I have never had a Calzone, but I bet that is good also.

Eric, pizza dough challend in Austin Tx.
Make your own. Strong bread flour/All Purpose flour + yeast + salt +a little sugar + warm water. No nasty additives & cheaper than the bought stuff and quicker because you don't have to traipse out to the shops to buy it.
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Old 07-23-2017, 05:23 PM   #8
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A Calzone - also called Panzerotto - is a half-moon shaped fold-over snack and here in Italy is considerated to be street food. They are truly delicious, and can be cooked either by frying or by baking. They are very popular all over Southen Italy, and are readily available at fast food shops.

The basic filling (tomatoes and mozzarella) can, and often is, be modified in many ways, for instance, including oives, anchovies, salami, and such like. The baked ones are lighter to eat while the fried versions get more votes for flavour:

for 20 panzerotti/calzoni

tepid water 570 g
Flour (for baking cake dough) 500g
dried yeast 7grams
EVOO 155 g
sugar 10g
Bread flour 500g

Filling

500g mozzarella cut into tiny pieces
Origano to taste
For frying: Sunflower oil

Make the dough up as follows:

Mix the 2 flours together
Dissolve the yeast in a little warm water from the measured amount and add the sugar

Dissolve the salt in the rest of the water and drizzle it onto the flour mixing by hand as you go.
If you prefer, use your mixer/breadmaker
Add the oil and knead the dough thoroughly
Now transfer the dough on to your work suface and continue kneading until the dough is ready. Set aside to rest.

In the meantime, cut the mozzarella into very small pieces and combine with the tomatoes (Canned plum tomatoes cut into small pieces) and then the origan and the salt and pepper. Start putting the filling on to one side of each calzone, and crimp each calzone shut by pressing your first two fingers along the curved side of the calzone. Obviously, you can devise whatever
filling you prefer.


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Old 07-23-2017, 05:45 PM   #9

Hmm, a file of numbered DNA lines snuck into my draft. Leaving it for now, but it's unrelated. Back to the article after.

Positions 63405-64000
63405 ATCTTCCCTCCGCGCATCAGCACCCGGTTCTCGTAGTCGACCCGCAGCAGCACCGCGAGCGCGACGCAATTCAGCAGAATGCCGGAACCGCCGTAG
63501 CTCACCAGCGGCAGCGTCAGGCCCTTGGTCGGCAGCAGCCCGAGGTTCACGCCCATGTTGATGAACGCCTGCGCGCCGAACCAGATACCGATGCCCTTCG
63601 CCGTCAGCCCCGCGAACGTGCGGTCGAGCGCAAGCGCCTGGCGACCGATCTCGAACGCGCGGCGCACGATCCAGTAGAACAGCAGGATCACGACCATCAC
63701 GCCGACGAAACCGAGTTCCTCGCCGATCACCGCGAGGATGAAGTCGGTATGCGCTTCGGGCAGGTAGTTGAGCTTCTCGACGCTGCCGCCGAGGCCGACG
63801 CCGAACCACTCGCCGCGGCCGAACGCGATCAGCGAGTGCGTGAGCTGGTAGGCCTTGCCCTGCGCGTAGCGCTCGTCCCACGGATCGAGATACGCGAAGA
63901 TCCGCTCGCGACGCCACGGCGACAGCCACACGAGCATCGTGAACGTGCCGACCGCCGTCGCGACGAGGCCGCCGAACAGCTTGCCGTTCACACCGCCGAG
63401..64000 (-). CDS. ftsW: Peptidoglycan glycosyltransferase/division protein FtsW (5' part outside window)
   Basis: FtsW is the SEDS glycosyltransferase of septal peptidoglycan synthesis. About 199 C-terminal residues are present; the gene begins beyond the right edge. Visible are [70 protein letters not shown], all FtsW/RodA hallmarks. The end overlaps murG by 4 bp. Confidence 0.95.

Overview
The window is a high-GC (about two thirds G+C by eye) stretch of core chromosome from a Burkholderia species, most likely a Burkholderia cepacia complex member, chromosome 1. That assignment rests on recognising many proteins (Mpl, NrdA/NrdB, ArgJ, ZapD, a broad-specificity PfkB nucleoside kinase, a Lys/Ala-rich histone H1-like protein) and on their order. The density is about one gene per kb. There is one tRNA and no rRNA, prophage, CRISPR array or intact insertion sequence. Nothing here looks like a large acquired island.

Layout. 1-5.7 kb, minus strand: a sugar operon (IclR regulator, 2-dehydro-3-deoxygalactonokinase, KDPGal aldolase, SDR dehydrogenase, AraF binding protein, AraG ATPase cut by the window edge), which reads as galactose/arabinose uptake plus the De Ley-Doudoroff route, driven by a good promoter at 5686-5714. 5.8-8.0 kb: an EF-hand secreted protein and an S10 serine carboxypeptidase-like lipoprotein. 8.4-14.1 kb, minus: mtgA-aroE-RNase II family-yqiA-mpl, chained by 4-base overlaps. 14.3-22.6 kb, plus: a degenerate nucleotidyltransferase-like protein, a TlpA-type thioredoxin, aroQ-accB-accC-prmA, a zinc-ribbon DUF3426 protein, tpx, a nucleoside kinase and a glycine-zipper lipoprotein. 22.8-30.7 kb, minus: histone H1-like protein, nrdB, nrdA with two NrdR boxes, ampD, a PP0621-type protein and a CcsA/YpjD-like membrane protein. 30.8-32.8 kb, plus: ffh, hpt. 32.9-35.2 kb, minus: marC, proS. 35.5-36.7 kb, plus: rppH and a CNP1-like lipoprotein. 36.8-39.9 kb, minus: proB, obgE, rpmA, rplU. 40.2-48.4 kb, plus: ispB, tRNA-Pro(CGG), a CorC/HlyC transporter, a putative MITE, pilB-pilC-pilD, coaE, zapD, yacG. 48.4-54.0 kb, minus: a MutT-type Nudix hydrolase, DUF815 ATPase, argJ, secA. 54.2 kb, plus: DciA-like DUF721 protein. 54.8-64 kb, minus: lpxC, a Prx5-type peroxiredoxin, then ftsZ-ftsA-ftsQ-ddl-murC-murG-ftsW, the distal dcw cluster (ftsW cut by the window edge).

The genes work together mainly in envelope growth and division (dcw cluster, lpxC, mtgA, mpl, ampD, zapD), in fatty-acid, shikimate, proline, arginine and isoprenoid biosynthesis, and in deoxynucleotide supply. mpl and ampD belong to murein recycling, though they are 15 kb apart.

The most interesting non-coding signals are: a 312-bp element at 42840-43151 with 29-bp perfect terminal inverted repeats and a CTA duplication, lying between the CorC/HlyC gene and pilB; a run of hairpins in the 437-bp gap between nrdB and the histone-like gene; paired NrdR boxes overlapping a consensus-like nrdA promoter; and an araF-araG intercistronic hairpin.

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Quote:
Originally Posted by di reston View Post
A Calzone - also called Panzerotto - is a half-moon shaped fold-over snack and here in Italy is considerated to be street food. They are truly delicious, and can be cooked either by frying or by baking. They are very popular all over Southen Italy, and are readily available at fast food shops.

The basic filling (tomatoes and mozzarella) can, and often is, be modified in many ways, for instance, including oives, anchovies, salami, and such like. The baked ones are lighter to eat while the fried versions get more votes for flavour.
I love a good calzone. There are actually places where you can get a pretty authentic calzone here in "Merca". Neapolitan pizza is getting easier to find, too.

You might want to mention your "slices" or "bits" of mozzarella are from fresh mozzarella, not the stuff shredded in a bag that may not even be available in Italy.

I make mine with sauce and fresh mozzarella, with some fresh basil from my garden or fresh oregano, also from my garden. Either one is good. I also like to add soppressata to mine.

CD
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Old 07-24-2017, 12:41 AM   #10
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There are many, many versions for a calzone filling, and what I suggested was simply a basic indication of what you can do. As to the mozzarella, be sure, if you're using fresh mozzarella, that you drain it well. Also, make sure that the tomatoes are drained well, otherwise you might end up with a soggy mess. If you're using fresh toms, remove the skins and the seeds, and if they're out of a can, use the 'flesh' and not the juice. I find, also, that dried herbs can give a better result. Each to his own!